Have you ever needed to brain storm for a project weather it be part of a business, group, organization or even a personal one that just seems to be stuck for any really good solutions? Well, if you have kids that are school age or know some, your answers may be right before you.

Let me share my experience: In my neighborhood we have a small independent Christian school. As a community we were looking to attract more students to our elementary school and particularly for our brand new high school. We were all talking about marketing, recruiting, starting a daycare and so on. We hoped that by growing our high school our graduates would want to continue in our Christian school rather than head off to the big new shiny public high school down the road.

So, one Sunday morning as I struggled to be inspired to think up a Sunday school project that I could do last minute, I decided I would create a short survey about our school and pole the kids themselves. This turned out to be my best idea by far! (Even though I got a talking to because I wasn't keeping to the Sunday school theme).

The kids were few in numbers that day, representing grades 4 through 7, when I presented my survey and they were totally into it! I had a total of 4 questions, but I only needed 2 to get the information I needed and this was:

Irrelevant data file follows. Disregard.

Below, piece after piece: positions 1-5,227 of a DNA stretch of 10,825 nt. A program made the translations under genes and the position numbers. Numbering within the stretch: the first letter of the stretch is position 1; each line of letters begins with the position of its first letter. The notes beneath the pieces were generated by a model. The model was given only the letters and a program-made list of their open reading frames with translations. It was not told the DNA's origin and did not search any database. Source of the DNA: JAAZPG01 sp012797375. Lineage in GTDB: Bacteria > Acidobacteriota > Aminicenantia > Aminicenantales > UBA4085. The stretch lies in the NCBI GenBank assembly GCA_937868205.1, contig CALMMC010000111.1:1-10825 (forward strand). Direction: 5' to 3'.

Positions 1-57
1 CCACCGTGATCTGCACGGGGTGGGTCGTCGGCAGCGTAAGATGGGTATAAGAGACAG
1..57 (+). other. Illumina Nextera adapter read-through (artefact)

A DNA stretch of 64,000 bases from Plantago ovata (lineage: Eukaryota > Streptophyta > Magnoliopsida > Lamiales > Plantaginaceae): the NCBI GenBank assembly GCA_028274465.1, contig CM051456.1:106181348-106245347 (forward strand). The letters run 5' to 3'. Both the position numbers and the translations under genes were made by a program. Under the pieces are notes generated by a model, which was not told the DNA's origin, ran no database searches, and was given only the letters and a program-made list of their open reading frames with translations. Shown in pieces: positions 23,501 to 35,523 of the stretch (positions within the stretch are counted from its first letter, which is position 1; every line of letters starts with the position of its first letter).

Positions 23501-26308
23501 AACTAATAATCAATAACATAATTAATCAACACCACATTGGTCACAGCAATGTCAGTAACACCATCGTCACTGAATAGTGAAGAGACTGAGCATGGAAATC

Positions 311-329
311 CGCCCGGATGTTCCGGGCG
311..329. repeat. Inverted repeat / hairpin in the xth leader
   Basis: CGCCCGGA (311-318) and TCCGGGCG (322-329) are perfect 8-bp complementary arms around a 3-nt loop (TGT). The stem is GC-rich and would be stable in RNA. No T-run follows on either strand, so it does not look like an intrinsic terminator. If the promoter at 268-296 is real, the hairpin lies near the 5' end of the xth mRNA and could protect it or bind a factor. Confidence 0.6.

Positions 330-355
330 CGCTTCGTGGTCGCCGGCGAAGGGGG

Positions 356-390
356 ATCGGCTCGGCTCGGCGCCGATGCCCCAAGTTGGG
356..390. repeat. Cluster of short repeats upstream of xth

1. List 3 things you like best about your school.
2. List 3 things you would change if you could.

I asked for their permission to use their suggestions and share them, and that their comments would be ‘anonymous’ (we discussed the meaning of this word first) Well, those kids came to life! They absolutely loved being asked for their opinions without judgment, only complete interest. I just kept asking questions as we discussed their answers and I took lots of notes. I was so impressed with their maturity and complete honesty. Even when they made derogative comments about a couple of the teachers it was not malicious, only honest and they followed these comments with ones of their good qualities too! They had real frustrations, but with each frustration they had a solution and they were good! Who better to report on what needs to be improved than the ones who spend the most time there!

Later, when I asked my 15 year old son about our new high school and what he thought would need to change for kids his age to want to go, I was stunned and impressed by his answers. Once again, when I put the grown up role aside and asked one on one heart to heart, I got no attitude, only mature, insightful, honest answers.

What a revelation! I now continue to use this at home when we have conflicts, but only when we are calm and have a chance for a heart to heart. The result is our relationships have improved. I continue to ask for advice too, it gives them a boost of self-esteem and gives me a break from the authority role temporarily.
So even when you’re faced with a situation that you don’t think a kid would know anything about, briefly fill them in (using your parental discretion of course) and ask for their opinion, you may find a solution in their answers or at the very least, you will have spent some great one on one time with your child.

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